Open Television to fund new work from four creators
OTV will support the development of new projects from up-and-coming television producers, writers, directors
Open Television (OTV) is taking a big step toward growing its platform and becoming a creative pipeline to Hollywood. For the first time since its inception, OTV will fund the development of projects from four creators who OTV’s founder said are on the edge of breaking into the mainstream industry.
Prior to this, OTV has mainly focused on being a platform for the distribution of stories that sit at the intersection of different experiences and identities that are often unrepresented in media.
OTV was founded as a development and distribution platform for web-based shows by School of Communication Professor Aymar Jean Christian in 2016. The concept for OTV came from Christian’s book “Open TV: Innovation Beyond Hollywood and the Rise of Web Television,” in which he looks at how the internet changed how shows get on primetime television.
The funding for the fellowships comes from a grant OTV received from the Pop Culture Collaborative, a philanthropic resource and funder learning community focused on how pop culture and social justice can change and add to the narratives available in mainstream media.
“This grant is significant is because it’s the first time that we’ve been able to fully invest in the development of a project and an artist,” Christian said.
The fellow program is led by Stephanie Jeter, head of production for OTV, and Britt Julious, who joins OTV as its first artist manager. Jetter and Julious will read scripts the writers produce and shepherd them through two retreats organized by Pop Culture Collaborative.
Each of the fellows have worked with OTV before on a series and are people that Christian said have the potential to impact and change the television industry landscape.
“These are all people who within a year or two will be writing for major television shows or feature films,” Christian said.
OTV’s Inaugural Class of Fellows:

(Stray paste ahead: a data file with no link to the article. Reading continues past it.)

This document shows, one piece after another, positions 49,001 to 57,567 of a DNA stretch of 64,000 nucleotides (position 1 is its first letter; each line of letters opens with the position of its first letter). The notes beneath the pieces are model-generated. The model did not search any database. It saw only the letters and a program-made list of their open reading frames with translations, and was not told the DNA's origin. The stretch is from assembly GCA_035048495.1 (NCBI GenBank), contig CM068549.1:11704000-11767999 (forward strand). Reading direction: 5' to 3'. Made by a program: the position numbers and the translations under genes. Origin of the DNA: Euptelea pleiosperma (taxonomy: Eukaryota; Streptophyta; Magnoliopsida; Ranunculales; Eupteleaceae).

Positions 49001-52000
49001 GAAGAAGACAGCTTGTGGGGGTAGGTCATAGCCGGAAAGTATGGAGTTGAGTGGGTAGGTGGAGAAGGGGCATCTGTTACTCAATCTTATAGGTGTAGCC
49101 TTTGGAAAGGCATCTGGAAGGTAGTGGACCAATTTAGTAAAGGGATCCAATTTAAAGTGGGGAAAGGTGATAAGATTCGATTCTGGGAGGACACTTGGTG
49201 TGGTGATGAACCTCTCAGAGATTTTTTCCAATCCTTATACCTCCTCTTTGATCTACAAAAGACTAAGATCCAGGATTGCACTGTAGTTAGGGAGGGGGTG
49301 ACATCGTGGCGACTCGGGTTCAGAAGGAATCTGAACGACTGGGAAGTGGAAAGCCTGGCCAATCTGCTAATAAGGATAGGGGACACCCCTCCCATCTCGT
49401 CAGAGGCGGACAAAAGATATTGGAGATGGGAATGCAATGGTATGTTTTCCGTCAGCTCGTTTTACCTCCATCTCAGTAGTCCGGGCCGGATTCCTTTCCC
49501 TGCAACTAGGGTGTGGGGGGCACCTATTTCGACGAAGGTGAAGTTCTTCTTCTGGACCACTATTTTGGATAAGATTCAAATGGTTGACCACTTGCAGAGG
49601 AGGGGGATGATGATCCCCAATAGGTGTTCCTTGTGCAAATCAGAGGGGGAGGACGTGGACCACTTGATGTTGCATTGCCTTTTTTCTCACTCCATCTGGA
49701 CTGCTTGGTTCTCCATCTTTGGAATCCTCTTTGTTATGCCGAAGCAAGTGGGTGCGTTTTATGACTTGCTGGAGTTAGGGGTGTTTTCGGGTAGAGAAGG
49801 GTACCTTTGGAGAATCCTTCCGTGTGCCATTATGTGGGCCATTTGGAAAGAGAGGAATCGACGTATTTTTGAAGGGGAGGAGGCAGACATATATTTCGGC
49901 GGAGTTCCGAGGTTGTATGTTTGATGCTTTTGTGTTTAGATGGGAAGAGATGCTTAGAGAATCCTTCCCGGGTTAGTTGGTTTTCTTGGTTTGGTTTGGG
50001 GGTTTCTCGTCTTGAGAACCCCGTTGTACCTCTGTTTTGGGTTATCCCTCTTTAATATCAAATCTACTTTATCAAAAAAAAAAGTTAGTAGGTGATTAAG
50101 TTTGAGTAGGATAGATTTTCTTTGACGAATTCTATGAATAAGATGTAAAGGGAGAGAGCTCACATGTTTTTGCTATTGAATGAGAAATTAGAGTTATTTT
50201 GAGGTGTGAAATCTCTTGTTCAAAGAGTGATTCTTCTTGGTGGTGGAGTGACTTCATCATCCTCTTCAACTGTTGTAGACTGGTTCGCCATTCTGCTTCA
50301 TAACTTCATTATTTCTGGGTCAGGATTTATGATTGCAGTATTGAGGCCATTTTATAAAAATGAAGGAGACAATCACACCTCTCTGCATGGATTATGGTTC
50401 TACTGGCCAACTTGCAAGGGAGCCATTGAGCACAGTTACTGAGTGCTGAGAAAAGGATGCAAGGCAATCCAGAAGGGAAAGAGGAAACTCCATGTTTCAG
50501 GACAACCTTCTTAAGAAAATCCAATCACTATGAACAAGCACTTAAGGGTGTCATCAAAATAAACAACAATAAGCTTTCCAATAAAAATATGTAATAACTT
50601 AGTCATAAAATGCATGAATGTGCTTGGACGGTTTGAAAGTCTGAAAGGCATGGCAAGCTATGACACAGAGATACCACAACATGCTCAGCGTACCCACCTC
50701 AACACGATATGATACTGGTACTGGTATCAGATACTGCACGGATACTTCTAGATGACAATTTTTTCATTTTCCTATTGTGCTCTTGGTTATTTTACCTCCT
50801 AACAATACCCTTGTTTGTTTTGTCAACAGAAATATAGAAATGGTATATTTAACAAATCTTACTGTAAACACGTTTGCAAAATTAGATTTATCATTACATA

Martell is a queer filmmaker and the founder of the Chicago-based production company VAM STUDIO. VAM is uniquely comprised of a dedicated team of filmmakers of color, women and queer-identifying professionals. One of VAM STUDIO’s most recent productions was a trilogy of videos for Grammy Award winner Esperanza Spalding, the latest video “How To (hair)” featured a few dozen black women and femmes from Chicago.
“Vincent has a great eye as a director and is helping develop and diversify Chicago’s film scene,” Christian said. “He has built an independent studio in Chicago with people whose communities have been historically excluded from Hollywood.”
His latest original series with OTV, “Damaged Goods,” premiered in March of this year. The series centers four roommates in Chicago as they navigate the complexities of sexuality, race, drugs, social media and more.
Sunil is a writer and director whose award-winning web-series, “Code-Switched” follows five South Asian-American millennials juggling love, work and family in Chicago. The series was listed as one of Chicago Reader's “Web Series to Watch in 2018” and won “Best Web Series” at the Los Angeles Film Awards.
"OTV's commitment to artists has gone beyond just a platform, it has created a prototype for what it means to make work that reflects a community while creating one in the process,” Sunil said.
He recently worked as a writers’ production assistant on “The Red Line” from CBS. He has also featured his work at venues like the Museum of Contemporary Art and the School of the Arts Institute of Chicago.
“Karan is rigorous in his commitment to representation,” Christian said. “He did a lot of research for ‘Code-Switched’ and worked hard to craft a series that not only innovates within the comedy genre but also showcases the diversity within the South Asian community in a way we’ve never seen in the U.S.”
Harrell is an award-winning writer and actress from Chicago. Harrell wrote, produced and starred in the OTV web series “Seeds.” The comedy follows the misadventures of four young black women.
“Seeds” was selected to screen at various festivals including Series Fest, where Harrell was awarded Best Emerging Female Creator as well as at New York Television Festival, where she won Best Actress in a Dramedy. She also was nominated for Best Writing at the 2018 Streamy Awards.
“Seeds is something that is distinct in the television marketplace,” Christian said. “Seeds and Harrell’s work is getting a lot of interest in the industry.”
Reshmi Hazra Rustebakke
Rustebakke is a multi-faceted filmmaker and theater maker. She is the co-director of critically acclaimed “Brujos” on OTV, which tells the story of gay Latino doctoral candidates who also happen to be witches, and on “FOBia,” a romantic comedy about an Indian immigrant woman.”
“We really wanted to support Rustebakke in creating and developing a new project,” Christian said. “She has been an incredible asset as a director for two projects on our platform, and her own project is an excellent showcase of her own voice.”
Rustebakke previously received the Robert Moss Directing Fellow at Playwrights Horizons Theatre and the Artist of Color Fellowship at New York Theatre Workshop.